Commercial PACE in Edina, Minnesota
Commercial PACE was new to Edina, a community of roughly 48 thousand, but just a handful of people worked creatively to put a low-cost PACE program in place. “All of it was new,” said Rick Murphy, general manager of Grandview Tire & Auto – the first business in Minnesota to take advantage of PACE financing to pay for a solar installation. The “Edina model” demonstrates how local businesses and property owners can be a driving force in developing PACE programs at very low cost.
It all started when Bradley Hanson, a local solar installer, approached Murphy with a plan to sell solar panels. Grandview had solicited several bids from other installers, but the cost of panels and installation seemed too high using conventional financing. Once Hanson explained the basics of the PACE model (a 10-year term that would be repaid as a property tax like assessment), Murphy saw that the energy savings were significant and, most importantly, that a PACE financing required no down payment and he was sold.
The next step was getting the City of Edina to put simple steps in place to implement a PACE program. As Hanson points out, it was fairly easy to convince Scott Neal, Edina’s City Manager to implement a PACE program. Creating mechanisms for imposing assessments and remitting them to PACE project funders was simplified by modifying template documents from Sonoma County’s PACE program. PACE made sense and, moreover, it is in line with the Green Step Cities program adopted statewide in Minnesota. Neal notes that setting up a PACE program was both interesting and challenging because cities in Minnesota don’t have much experience financing improvements to private property using public assessments.
Minnesota passed PACE enabling legislation in April 2010. Edina’s effort to put a program in place was also supported by the City’s Energy Commission, the Minnesota Pollution Control Agency, the Minnesota Solar Energy Industries Association, and the Minnesota Department of Commerce. The total cost of implementing the program was just $11,400. Today Edina’s Emerald Energy Program can fund any qualifying commercial or industrial property in the City. In order to participate, the project cost must exceed $2,500, the property must undergo an energy audit or an evaluation, and the property owner must be current on all property taxes. The application period takes less than 15 business days.
PACE projects are funded by private market capital investors. From a conversation with the VoteSolar Initiative, a national non-profit advocate for solar energy, Hanson learned about Clean Fund, a California based investor in PACE project assessments, which was interested in funding Grandview’s project for a number of reasons. The size of the transaction wasn’t the main draw; Clean Fund had just completed a $1.6 million PACE financing of solar panels for an office complex in Sonoma County. Clean Fund noted that it was the concept that they were interested in supporting: a low cost implementation of a PACE program driven by a business transaction. Minnesota’s PACE statute limits the term for financing to just 10 years (20 year amortization is commonly available in other states for solar panel installations). Grandview’s project was funded at 7%. With help from a skilled municipal finance lawyer, Stephanie Galey at Faegre Baker Daniels in Minneapolis, Edina’s Special Energy Finance District issued a $34,000 PACE bond secured by the property tax assessment. Grandview’s existing mortgage lender approved the project quickly, and noted that the PACE assessment saved money, reserved capital, and created good public relations as well.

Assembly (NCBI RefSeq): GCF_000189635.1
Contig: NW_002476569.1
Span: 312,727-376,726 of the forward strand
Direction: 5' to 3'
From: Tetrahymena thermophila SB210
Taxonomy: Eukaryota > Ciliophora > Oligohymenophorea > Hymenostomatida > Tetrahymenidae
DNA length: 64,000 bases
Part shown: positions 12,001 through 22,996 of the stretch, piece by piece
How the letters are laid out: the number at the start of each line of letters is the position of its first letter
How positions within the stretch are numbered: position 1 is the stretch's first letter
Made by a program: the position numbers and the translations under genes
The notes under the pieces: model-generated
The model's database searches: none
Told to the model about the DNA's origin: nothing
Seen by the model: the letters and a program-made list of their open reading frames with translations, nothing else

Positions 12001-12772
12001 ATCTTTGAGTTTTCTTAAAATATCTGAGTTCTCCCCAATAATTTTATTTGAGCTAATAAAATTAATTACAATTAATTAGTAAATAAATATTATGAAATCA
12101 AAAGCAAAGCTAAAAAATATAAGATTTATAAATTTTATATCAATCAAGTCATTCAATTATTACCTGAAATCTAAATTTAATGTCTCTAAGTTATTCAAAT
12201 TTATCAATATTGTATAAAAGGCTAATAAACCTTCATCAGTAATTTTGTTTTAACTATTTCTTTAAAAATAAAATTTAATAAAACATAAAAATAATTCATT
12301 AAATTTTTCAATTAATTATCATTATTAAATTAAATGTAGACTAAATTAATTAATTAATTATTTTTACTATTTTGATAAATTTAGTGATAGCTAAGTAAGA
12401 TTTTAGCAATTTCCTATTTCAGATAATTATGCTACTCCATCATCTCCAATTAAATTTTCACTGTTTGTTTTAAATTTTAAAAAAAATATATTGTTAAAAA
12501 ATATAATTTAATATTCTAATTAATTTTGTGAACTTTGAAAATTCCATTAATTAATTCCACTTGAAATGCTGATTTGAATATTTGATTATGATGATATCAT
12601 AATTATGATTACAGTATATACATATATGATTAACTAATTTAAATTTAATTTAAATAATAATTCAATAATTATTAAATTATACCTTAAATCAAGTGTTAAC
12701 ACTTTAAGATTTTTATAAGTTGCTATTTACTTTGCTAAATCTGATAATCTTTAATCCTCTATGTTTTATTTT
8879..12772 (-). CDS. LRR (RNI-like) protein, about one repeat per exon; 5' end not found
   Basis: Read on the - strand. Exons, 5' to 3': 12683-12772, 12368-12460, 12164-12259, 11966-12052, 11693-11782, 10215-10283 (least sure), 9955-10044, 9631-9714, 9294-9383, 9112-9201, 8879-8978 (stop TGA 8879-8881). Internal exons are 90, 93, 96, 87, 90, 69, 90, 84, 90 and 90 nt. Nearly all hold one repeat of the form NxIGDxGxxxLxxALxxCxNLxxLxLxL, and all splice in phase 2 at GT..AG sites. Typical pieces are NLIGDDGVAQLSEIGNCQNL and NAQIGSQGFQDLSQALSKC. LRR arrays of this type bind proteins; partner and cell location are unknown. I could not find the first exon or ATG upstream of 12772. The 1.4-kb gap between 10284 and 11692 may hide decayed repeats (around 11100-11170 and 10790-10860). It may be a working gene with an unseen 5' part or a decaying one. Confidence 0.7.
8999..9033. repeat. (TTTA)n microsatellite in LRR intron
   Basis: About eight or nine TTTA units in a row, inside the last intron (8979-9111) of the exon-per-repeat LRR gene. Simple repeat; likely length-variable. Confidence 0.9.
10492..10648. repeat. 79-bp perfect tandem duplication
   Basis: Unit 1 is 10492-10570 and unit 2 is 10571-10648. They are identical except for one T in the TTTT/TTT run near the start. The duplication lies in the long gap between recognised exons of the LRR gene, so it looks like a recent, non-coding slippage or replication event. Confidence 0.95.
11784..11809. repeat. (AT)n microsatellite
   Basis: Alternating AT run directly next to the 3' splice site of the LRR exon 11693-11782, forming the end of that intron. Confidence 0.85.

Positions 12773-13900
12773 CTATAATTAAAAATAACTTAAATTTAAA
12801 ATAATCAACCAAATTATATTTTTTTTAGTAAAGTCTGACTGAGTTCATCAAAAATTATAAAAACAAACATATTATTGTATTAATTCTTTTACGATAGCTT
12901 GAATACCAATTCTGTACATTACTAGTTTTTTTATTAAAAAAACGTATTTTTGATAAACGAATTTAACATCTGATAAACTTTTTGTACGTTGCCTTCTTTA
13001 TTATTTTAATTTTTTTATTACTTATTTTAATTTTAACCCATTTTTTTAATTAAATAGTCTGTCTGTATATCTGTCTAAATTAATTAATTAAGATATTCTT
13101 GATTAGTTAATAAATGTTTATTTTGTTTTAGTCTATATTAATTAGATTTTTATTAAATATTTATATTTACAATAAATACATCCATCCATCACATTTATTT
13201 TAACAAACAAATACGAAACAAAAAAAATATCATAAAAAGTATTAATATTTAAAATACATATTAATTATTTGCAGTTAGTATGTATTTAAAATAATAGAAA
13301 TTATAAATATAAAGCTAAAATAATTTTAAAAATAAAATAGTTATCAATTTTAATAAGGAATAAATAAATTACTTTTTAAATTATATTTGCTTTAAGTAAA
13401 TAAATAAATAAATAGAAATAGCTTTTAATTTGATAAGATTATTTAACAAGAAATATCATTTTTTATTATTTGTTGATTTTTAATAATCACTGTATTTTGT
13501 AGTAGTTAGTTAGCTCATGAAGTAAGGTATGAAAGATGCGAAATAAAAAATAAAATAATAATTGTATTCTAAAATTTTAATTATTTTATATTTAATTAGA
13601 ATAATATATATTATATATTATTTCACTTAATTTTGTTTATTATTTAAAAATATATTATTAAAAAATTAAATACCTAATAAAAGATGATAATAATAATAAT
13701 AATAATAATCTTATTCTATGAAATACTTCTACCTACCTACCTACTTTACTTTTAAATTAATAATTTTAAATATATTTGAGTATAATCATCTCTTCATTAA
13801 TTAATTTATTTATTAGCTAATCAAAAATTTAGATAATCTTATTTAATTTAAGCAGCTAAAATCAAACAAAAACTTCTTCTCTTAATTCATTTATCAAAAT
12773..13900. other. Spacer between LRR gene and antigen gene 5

Check out this video of solar panels being installed on Grandview’s roof:
The Edina model for PACE demonstrates how private demand for energy improvements, coupled with public resources, produces inspiring results.
“The launch of this commercial PACE program in America’s heartland is a big milestone for clean energy finance,” says John Kinney, CEO of Clean Fund. “The example of a small city in Minnesota creating a quality program with minimal expense should inspire other cities and counties looking to promote local clean energy job creation.”
In fact, it did. Eden Prairie, MN and Northfield, MN added PACE to their city council agendas for this summer. Moreover, Edina Emerald Energy Program received a prestigious Minnesota Environmental Initiatives Award in 2012.
“PACE preserves capital, makes good financial sense for property owners due to the fact that the assessment stays with the property. Most importantly, it is the right thing to do,” Hanson concludes.
How to get in touch
If you’d like to learn more about Edina Emerald Energy Program or participate in the program, please contact the City of Edina at www.edinacityenergy.org.
If you’d like to know more about how the program was set up, please talk to Bradley Hanson, who was instrumental in setting the program. Bradley’s email address is email@example.com.
For more information about CleanFund, visit www.cleanfund.com or contact Derek Brown, Managing Director, firstname.lastname@example.org, (415) 256-8000 x102. Clean Fund uses the PACE structure to offer financing terms that make long payback energy improvements economically compelling.
If you are interested in the legal side of the story, please get in touch with Stephanie Galey at Faegre Baker Daniels http://www.faegrebd.com/stefanie-galey.